Never let it be said your vote doesn't matter.
Look at Wednesday's 16-9 failed vote to sell the Chautauqua County Home as proof. It is the second time a deal to sell the home has fallen through because one more vote was needed to reach a supermajority of 17 legislators.
We harken back to 2011, when Tim Hoyer, D-Jamestown, earned election to the Chautauqua County Legislature by 16 votes over challenger Michael Haddad, in a district with 489 votes cast, and Bob Whitney, D-Jamestown, fended off a challenge by David Wilfong by 58 votes in a district in which 709 votes were cast. They are two of the three legislators on whom selling the Chautauqua County Home hinge.
Both were elected by slim margins. Both could have been the one vote needed to sell the home.
Nine legislators voted against the sale Wednesday - Bob Whitney, Lori Cornell and Tim Hoyer, all Jamestown Democrats; Keith Ahlstrom, D-Dunkirk; William Coughlin, D-Fredonia; Tom DeJoe, D-Brocton; Bob Duff, R-Sheridan; Shaun Heenan, D-Dunkirk; and Bob Scudder, R-Fredonia.
Ahlstrom's vote, judging from his public comments at Wednesday's meeting, had less to do with faith in county ownership in the home than in doing what his constituents ask of him. Ahlstrom admitted after the meeting there will come a time when legislators in favor of selling are correct in their belief continued county ownership of the home isn't sustainable.
North county legislators can fall back on listening to their constituents, though we say the concerns of north county residents are based on fear and ignorance rather than what is best for the home's residents. What about their south county counterparts?
Hoyer, who thankfully isn't running for re-election, says his vote against the sale comes from his belief society should take care of the elderly. He reasons selling the home goes against the idea of caring for our neighbors. We ask Mr. Hoyer how well the home will care for our neighbors when it is forced to close? It is a scenario for which he relies on flimsy logic and funhouse mirrors the likes of which don't deserve to be heard on the legislature floor. Good riddance.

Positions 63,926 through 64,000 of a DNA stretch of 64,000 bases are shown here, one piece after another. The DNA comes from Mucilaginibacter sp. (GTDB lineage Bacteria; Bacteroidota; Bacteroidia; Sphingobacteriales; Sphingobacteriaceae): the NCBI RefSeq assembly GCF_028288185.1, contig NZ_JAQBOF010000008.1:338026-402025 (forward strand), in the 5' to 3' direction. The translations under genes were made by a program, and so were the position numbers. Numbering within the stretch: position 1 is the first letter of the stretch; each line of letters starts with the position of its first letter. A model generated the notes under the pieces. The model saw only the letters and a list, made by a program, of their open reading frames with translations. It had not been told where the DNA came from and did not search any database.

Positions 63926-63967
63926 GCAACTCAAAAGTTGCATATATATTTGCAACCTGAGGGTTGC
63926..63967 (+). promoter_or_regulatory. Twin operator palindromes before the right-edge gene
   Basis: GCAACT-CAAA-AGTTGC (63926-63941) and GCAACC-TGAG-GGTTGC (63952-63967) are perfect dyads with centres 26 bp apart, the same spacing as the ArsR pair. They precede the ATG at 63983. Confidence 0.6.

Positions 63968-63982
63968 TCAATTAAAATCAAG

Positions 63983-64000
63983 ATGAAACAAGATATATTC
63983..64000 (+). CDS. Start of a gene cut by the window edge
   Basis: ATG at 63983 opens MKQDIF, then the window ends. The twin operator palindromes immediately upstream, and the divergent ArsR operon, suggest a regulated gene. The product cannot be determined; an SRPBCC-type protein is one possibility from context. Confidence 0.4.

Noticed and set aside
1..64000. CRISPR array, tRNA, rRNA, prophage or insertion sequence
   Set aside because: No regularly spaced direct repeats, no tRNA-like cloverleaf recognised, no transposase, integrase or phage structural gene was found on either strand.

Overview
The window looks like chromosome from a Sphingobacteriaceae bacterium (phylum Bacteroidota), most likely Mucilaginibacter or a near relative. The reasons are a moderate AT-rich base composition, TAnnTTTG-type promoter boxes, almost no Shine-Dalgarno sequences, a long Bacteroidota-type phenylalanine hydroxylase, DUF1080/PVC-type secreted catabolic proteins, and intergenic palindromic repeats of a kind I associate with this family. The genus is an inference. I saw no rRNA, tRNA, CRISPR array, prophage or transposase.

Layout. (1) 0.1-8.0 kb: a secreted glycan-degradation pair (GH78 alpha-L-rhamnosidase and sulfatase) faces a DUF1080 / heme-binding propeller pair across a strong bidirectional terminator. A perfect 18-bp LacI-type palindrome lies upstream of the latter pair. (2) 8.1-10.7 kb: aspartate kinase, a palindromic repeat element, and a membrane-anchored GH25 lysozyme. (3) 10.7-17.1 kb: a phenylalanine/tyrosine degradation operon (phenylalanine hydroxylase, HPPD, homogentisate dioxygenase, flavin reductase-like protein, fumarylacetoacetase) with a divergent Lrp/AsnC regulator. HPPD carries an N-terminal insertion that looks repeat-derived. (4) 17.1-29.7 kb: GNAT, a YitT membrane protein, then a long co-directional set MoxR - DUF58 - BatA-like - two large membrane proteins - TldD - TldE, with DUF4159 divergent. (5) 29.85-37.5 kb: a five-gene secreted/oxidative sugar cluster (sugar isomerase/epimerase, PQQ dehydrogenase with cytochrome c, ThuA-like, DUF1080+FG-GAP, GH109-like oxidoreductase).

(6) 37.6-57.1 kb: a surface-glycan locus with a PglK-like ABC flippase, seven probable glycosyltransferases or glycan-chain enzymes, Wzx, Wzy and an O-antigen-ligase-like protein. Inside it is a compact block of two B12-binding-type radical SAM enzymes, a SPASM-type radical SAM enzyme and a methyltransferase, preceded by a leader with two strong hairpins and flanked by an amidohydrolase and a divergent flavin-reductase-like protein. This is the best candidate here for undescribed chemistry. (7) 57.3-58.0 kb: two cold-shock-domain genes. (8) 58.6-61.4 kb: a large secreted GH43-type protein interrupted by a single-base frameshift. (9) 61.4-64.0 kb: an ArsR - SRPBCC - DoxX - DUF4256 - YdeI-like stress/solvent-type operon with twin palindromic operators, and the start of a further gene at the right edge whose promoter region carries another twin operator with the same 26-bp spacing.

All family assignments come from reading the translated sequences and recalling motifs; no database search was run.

As for the other Jamestown Democrats, their reasons are similarly flimsy.
Cornell didn't speak during Wednesday's meeting. She has never voted in favor of a sale offer for the home. Cornell didn't think Avi Rothner was a suitable buyer. Her silence after voting against VestraCare's purchase Wednesday, however, comes in comparison to rave reviews from legislators who have toured VestraCare's other facilities. Her silence comes in spite of VestraCare's investment in a nursing home it bought in Ulster County that was previously a county-owned facility. Her silence comes in spite of numerous awards and citations garnered by VestraCare's owners and operators. Her silence and nay vote come in spite of VestraCare's desire to add to the County Home more rehabilitation services, assisted living, independent living, apartments, adult day care and specific changes in care for people who are developmentally disabled.
Whitney, meanwhile, relied on politics - blaming Republicans who scheduled the vote so close to Election Day. His voting history suggests the vote had less to do with politics and timing of the vote than what the sale would do to the home's employees. That was his reasoning when questioned in August about a possible sale of the home to Richard Platschek, a deal whose failure led to VestraCare's offer.
We note, however, that Jamestown Democrats were the only ones bringing politics into the vote. Talk of changing votes after Election Day, which was intimated earlier this month by Charles Nazzaro, D-Jamestown, is incredibly disingenuous and makes one wonder for whom exactly the three Jamestown Democrats are really working. Now, they will have a chance to answer for their politics.
Those who are on the fence in the race for Chautauqua County Clerk, which deals heavily in revenues, may now have a purer choice in the election. Larry Barmore's vote on the home was about eliminating a deficit for the county, Cornell's was not. Cornell's is a vote she may pay for on Tuesday.
Whitney, meanwhile, is running for office on Tuesday against David Wilfong for the legislature. There are other differences between the candidates, but Wilfong and Whitney are diametrically opposed on the home. A vote for Wilfong is a vote for another legislator who will sell the home and make a solid financial decision for all taxpayers. Votes for Whitney are votes to keep the home and keep losing money on a facility that is unlikely to break even under county ownership.
The message to registered voters is clear - your vote matters.